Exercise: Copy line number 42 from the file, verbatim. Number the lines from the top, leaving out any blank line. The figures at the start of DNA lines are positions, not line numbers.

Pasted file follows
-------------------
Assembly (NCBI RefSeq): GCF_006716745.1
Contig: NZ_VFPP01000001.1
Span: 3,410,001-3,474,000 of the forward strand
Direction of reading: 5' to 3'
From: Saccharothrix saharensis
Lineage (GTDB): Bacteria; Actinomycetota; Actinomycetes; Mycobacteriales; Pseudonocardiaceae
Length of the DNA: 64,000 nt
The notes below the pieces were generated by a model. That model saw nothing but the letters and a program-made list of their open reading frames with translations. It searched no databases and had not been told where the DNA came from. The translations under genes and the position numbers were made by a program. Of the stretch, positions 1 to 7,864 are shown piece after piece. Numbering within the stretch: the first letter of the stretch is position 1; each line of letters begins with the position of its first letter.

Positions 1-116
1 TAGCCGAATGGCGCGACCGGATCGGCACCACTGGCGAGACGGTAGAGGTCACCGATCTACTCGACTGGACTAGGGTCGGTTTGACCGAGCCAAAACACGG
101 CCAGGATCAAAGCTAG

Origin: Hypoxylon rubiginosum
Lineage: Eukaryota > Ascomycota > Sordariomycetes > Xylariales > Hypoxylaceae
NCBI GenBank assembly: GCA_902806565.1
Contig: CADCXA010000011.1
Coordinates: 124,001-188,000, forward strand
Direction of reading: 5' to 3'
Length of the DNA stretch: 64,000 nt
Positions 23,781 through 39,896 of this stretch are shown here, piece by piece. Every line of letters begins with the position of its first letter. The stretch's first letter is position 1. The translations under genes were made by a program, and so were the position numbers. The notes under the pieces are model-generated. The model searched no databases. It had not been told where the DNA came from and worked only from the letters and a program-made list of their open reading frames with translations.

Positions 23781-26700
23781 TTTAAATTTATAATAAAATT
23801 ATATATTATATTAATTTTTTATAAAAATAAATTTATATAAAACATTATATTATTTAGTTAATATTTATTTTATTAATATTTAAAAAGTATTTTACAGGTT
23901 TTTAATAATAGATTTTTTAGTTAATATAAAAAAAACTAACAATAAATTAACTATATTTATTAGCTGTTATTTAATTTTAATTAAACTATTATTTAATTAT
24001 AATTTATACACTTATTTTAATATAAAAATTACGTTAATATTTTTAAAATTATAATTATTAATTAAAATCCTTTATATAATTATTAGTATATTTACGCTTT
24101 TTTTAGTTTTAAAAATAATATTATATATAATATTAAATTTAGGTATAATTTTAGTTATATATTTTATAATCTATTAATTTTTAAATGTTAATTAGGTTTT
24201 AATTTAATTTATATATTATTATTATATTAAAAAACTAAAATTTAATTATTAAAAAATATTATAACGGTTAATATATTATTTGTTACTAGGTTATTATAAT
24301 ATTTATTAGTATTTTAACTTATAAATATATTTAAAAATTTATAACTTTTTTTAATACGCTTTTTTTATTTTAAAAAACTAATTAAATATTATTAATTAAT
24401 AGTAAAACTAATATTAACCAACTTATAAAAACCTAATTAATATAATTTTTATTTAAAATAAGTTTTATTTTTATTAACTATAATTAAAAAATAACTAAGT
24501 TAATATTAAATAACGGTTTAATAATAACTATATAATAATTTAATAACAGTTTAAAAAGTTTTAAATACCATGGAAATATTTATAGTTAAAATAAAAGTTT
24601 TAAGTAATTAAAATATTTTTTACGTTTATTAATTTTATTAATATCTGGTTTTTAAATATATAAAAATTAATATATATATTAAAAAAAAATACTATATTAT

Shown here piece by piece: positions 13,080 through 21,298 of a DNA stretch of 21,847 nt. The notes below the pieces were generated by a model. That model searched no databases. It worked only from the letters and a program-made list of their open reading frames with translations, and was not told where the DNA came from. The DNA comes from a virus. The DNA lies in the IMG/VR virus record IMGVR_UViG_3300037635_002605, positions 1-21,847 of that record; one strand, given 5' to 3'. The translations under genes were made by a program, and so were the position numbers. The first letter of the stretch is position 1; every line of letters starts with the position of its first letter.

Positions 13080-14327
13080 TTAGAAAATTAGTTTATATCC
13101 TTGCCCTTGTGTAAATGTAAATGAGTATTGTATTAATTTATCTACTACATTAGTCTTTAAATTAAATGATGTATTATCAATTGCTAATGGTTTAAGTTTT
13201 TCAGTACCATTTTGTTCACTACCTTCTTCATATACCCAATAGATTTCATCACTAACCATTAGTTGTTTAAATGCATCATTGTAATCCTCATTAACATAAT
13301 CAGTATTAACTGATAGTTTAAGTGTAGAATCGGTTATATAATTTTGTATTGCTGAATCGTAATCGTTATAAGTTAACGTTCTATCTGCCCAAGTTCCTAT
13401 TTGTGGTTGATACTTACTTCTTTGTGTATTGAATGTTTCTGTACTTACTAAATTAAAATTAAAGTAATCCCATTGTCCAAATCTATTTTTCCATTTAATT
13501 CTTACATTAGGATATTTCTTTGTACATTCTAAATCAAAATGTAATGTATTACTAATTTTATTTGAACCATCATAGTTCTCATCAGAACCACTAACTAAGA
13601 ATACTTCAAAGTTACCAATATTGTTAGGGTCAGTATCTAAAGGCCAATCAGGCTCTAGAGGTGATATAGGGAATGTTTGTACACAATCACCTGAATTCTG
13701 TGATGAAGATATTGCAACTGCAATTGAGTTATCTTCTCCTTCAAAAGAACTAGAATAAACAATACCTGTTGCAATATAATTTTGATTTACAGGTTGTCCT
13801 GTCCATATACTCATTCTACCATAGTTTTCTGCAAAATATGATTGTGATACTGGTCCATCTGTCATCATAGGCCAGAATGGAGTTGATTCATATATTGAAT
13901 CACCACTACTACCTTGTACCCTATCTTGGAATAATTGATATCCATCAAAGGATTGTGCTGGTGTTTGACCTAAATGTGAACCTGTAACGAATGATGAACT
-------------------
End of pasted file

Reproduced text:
13901 CACCACTACTACCTTGTACCCTATCTTGGAATAATTGATATCCATCAAAGGATTGTGCTGGTGTTTGACCTAAATGTGAACCTGTAACGAATGATGAACT